Everything about this pasta dish is unusual: it’s colour, the ingredients, and also the way it’s cooked – which is most un Italian. It’s difficult to be prescriptive about it because the quantities needed are all variable and depend on the other; what’s required is an experienced eye. This is a dish for confident cooks who don’t rely on recipes. For about 6 people you will need:
Traditionally, the dish is based on a mutton stock. This is because sheep are the most common farm animal in Sardinia. Nowadays, with increasing wealth, cooks have started mixing in other meat like beef and chicken. Sun dried tomatoes and and woody herbs like bay leaf and thyme are also used to make the stock.
Italians tend not to brown the bones, but use fresh meat. Personally I prefer to give everything a blast in the oven before simmering it.
You will need a couple of litres of a good meat stock, made the way you like it. Keep some in reserve in case you need to add a bit more at the end of cooking.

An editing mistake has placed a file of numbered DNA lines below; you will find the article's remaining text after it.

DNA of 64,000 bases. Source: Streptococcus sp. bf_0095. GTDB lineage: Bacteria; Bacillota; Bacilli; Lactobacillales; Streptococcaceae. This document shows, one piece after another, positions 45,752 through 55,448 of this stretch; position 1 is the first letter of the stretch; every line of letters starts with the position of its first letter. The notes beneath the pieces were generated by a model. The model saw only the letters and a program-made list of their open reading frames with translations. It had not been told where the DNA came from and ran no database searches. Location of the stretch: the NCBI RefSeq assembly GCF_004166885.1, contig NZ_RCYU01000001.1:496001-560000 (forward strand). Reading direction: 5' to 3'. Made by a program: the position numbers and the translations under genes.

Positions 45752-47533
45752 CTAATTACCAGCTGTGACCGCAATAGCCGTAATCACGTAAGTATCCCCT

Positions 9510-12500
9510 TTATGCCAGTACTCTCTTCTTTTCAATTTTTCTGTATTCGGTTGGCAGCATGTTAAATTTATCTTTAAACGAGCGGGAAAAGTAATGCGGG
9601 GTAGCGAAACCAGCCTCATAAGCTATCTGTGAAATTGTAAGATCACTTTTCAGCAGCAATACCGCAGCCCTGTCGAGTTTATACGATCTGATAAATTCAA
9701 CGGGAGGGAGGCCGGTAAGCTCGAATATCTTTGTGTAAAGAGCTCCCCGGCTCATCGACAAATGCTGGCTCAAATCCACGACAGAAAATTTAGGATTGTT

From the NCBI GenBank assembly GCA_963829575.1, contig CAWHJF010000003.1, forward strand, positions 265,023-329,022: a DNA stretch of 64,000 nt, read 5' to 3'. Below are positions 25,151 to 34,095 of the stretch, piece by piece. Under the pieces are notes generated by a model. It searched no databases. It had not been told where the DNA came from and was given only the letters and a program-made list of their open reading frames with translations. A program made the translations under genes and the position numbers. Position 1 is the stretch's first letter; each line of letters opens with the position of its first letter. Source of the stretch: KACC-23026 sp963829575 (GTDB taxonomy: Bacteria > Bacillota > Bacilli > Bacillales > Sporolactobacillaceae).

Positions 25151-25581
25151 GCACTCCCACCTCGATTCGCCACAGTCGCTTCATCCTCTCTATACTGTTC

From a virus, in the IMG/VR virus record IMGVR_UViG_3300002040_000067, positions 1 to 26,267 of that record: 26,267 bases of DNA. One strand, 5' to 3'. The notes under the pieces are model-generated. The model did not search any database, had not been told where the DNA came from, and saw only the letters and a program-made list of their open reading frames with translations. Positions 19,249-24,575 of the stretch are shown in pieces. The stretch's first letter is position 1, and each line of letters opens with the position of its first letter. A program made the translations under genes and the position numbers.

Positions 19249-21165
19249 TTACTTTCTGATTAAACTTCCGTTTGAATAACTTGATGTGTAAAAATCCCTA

The pasta itself is nameless – it’s called the pasta for su succu – and it uses semola flour and warm water. I’ve come across recipes where one egg is added for every kilo of flour, but Maria and Peppina are firmly of the view the egg is not the correct way to make the pasta. Make the dough and leave it to rest – this is an important step. Then use a pasta machine to create tagliolini width ribbons. Spread it out on a tray or tablecloth to dry for 12 hours or so.
Start with 600g of flour – you can always freeze the excess.
Primo sale pecorino. The youngest freshest cheese possible – think mizithra cheese if you are familiar with Greek cooking. Feta is too salt. You’ll need it crumbled and sliced – probably around 400g.
a decent pinch, ground and dissolved in hot water.
The cooking dish
This needs to be wide, made of earthenware (a deep casserole shape about 30cms in diameter) and be capable of being cooked over an open flame.
So once you’ve brought all these things together, bring the stock to a simmer and alternate handfuls of grated cheese with bird’s nest quantities of pasta. Keep going until the casserole is full and then add a layer of thinly sliced pecorino to cover the top. Spoon over the saffron liquid. Cover and leave to simmer for about 10 minutes. Take it off the heat and leave the pasta to absorb the stock and cool down. Keep checking – you may need to add a bit of stock if it looks too dry. It shouldn’t be soupy either.
Serve at room temperature.
If you make it, let me know how you get on!